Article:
29/06/2004 - 22:00

Yirra Yaakin driving safety

29/06/2004 - 22:00


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Yirra Yaakin driving safety

The Insurance Commission of Western Australia, the State’s sole provider of compulsory third party motor vehicle personal injury insurance, is using the arts as a means of combating the high rates of road trauma involving Aboriginals.

The Insurance Commission has commissioned Aboriginal theatre company Yirra Yaakin Theatre to take a message to remote Aboriginal communities through a play and workshop.

Yirra Yaakin won the contract to write, produce, perform and tour Muttacar Sorry Business through the Gascoyne and Kimberley, where three out of four road traumas involve Aboriginals.

The Insurance Commission has previously used theatre to address risks facing young drivers and in 2002 was awarded the best new sponsor, and the arts sponsorship leadership judges award for its sponsorship of the play The Buzz.

Insurance Commision managing director Vic Evans said using theatre as a means to convey road safety messages had proven to be very effective.

“When we were considering what would give us maximum impact to address road safety issues specific to Aboriginal people, a theatre project seemed to be the best answer,” he said.

Yirra Yaakin marketing and business development manager Audra Standage said that any sort of message could be conveyed through theatre.

“Theater has the potential to touch people in a meaningful way because it is immediate and real,” she said.

“If the audience can relate to the subject matter and the characters then that connection becomes even more powerful.

Ms Standage said Yirra Yaakin had been ideally placed to undertake the task because of its understanding of Aboriginal cultures and connections with remote communities.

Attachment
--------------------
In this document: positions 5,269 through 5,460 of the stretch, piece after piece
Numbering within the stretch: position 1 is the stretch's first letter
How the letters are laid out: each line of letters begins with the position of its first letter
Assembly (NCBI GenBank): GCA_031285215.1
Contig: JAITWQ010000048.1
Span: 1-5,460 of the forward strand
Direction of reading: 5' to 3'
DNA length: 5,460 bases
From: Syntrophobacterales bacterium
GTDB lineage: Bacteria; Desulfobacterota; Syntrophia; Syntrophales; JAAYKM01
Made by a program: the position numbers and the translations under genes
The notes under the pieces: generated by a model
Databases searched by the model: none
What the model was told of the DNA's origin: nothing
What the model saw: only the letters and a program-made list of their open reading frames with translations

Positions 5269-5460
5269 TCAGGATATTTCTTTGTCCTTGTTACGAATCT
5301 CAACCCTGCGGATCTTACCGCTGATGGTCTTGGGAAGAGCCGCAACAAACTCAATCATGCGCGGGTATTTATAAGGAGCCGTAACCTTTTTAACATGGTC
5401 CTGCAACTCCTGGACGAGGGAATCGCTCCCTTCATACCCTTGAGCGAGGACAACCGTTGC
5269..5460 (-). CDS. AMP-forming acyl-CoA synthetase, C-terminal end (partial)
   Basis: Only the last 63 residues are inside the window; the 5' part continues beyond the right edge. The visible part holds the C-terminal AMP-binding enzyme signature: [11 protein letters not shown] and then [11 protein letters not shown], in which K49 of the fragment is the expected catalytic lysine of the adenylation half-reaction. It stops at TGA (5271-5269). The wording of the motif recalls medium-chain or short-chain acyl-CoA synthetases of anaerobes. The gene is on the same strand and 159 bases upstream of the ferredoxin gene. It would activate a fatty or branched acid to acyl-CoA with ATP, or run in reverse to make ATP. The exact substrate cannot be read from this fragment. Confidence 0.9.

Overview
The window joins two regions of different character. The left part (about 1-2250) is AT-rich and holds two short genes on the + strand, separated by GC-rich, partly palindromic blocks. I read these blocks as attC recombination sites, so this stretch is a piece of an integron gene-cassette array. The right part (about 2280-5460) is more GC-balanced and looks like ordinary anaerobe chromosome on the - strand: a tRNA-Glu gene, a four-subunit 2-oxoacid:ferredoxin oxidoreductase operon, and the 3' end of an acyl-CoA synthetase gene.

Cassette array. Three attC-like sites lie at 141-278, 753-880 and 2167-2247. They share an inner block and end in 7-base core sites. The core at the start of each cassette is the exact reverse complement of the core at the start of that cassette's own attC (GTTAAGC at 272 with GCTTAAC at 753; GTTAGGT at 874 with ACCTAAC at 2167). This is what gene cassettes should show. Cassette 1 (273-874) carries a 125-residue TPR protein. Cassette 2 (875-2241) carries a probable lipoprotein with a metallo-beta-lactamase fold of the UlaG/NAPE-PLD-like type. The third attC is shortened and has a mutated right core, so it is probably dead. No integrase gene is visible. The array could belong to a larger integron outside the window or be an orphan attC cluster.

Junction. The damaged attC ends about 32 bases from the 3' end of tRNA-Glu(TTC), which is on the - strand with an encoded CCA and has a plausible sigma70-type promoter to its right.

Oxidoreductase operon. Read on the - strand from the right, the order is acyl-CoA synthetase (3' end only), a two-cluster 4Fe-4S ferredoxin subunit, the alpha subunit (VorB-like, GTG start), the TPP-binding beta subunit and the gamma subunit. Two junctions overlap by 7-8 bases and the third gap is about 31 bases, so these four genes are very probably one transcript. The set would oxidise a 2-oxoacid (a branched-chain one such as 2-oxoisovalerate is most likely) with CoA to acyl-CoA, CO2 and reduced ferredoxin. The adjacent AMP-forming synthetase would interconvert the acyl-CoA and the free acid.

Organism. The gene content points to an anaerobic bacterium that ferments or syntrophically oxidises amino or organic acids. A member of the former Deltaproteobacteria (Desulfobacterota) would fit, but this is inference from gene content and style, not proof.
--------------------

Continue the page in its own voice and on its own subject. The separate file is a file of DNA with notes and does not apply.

“Because Aboriginal people have such a strong oral tradition, live theatre has more of an impact than means such as television or radio campaigning,” she said.

“Together, we [the Insurance Commission and Yirra Yaakin] are able to use our knowledge, resources and creativity to ensure that this project becomes a very meaningful production with real outcomes in the wider community.”

The death rate of Aboriginal people from road crashes is more than three times higher than the rate of non-Aboriginal people and statistics identify specific high risk ages, locations, types and causes of crashes.

With this research it becomes clear the play is highly relevant to the objectives of both the commission and Yirra Yaakin, demonstrating the successful relationship that can be forged between business and arts.

Yirra Yaakin is celebrating its 11th year and the success of theatre as a means to convey social messages to Aboriginal cultures has been demonstrated by its commission from the Commonwealth Office for the Status of Women to create a play in relation domestic violence against Aboriginal women.

Also celebrating its eleventh year this year are the Western Australian State Arts Sponsorship Scheme awards.

The awards recognise the importance of maintaining and sustaining a relationship between business and arts, in an effort to create economic and social development.

Nominations for the awards close on July 30, with winners announced on October 6 at His Majesty’s Theatre.


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